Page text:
A true story of a pretty shitty day.
Felix runs to greet me and I pet him, scratch behind his ears, rub around his eyes; my usual coming-home-from-work M.O. But Felix is about to become the happiest dog in the world because I’m not coming home anymore, I’m staying home. As in I Got Fired.
Fuck, I’ve only been here five months and already I’m way too much personality for the morning crew to handle. Maybe it was that public affairs show on prostitution? But it aired at five on Sunday morning–no one listens to radio then. Or the media paying too much attention to me and not the whole morning show? The station was the one that made me do all those goofy stunts and I can’t control what some TV or newspaper reporter covers. Or maybe the boss never got over how I didn’t live in Miami like he told me to and moved to halcyon Hollywood. I hung out in Miami a lot–Biscayne Bay, Miami Beach– hell, picadillo at Versailles on Calle Ocho was my favorite dish–I could relate to the listeners without living in middle of their turf.
I crank the jalousie window shut. It’s getting chilly for South Florida–the kind of winter chill that sends citrus growers for smudge pots or whatever they use these day. Why the hell did I call him? If I didn’t I wouldn’t hear what I just heard and I’d be fine. Or less un-fine. It was extra stupid to start the call with “I love you” because it’s like a concentrated dose of me and you have to watch out for that stuff when you have a long distance relationship. I know I haven’t seen him in months but it’s not supposed to matter when two people are in love.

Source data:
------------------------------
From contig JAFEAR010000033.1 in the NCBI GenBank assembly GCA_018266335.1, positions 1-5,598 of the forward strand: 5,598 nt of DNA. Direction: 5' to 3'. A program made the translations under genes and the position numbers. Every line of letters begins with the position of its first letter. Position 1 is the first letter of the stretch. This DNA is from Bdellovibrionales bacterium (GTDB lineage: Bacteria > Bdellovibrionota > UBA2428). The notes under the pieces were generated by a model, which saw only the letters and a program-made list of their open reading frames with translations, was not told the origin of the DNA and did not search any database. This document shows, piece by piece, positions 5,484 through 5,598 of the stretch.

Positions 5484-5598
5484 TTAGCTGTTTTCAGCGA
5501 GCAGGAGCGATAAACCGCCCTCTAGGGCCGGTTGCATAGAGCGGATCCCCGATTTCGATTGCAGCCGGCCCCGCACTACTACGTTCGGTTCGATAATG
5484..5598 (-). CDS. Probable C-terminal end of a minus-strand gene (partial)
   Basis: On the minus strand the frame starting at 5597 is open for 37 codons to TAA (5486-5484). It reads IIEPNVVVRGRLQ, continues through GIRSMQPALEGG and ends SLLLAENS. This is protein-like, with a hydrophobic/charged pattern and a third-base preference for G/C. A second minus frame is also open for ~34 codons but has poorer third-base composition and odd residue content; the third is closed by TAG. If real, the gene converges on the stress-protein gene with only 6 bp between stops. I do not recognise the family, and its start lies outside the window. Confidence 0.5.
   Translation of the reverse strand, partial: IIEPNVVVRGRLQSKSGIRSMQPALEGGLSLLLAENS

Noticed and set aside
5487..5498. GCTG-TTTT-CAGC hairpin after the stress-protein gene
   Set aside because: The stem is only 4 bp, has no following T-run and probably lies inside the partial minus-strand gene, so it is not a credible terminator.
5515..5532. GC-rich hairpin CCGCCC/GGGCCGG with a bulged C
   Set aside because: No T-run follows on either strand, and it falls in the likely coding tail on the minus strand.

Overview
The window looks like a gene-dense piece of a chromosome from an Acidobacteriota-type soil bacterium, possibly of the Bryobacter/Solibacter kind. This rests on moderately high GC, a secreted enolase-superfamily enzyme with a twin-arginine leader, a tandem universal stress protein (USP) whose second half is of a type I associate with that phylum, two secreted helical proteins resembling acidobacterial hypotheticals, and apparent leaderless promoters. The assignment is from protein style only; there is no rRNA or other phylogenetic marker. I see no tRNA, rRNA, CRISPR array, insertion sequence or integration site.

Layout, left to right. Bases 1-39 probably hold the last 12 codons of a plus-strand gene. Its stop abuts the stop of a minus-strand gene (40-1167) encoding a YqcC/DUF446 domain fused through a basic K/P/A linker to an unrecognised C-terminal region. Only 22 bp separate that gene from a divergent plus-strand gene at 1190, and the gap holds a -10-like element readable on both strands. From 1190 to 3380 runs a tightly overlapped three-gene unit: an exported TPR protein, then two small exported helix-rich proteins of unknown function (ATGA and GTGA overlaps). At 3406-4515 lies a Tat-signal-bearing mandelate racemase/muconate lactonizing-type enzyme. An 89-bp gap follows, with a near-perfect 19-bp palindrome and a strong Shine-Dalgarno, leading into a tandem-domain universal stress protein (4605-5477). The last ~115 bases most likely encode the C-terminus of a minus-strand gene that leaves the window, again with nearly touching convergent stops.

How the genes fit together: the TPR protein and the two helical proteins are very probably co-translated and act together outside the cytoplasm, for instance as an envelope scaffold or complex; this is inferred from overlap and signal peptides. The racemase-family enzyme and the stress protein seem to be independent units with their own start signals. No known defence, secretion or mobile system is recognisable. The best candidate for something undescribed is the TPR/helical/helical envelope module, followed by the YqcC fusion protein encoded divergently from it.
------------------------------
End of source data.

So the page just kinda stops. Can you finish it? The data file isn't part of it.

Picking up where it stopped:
“Aren’t you supposed to call your boyfriend for comfort after you get fired?” I ask.
“I’m not your boyfriend. Don’t ever call me that again. You’re such a dumb bitch, you can’t even take a hint.”
I need to get the hell out of this house. I let Felix jump in the back of my Toyota pick-up and head to the beach. Not the one that’s five blocks from my house, but the state park beach just north of Dania where dogs can run without a leash and I where I just might be able to distract myself just long enough to recharge and deal with the double hit that happened so close together they almost collided.
I hand over my license and registration. Acrid steam from my bashed radiator served as smelling salts waking me up from one bad dream to another. The owner of the BMW is talking to the tow truck driver and pointing at me. It isn’t even noon.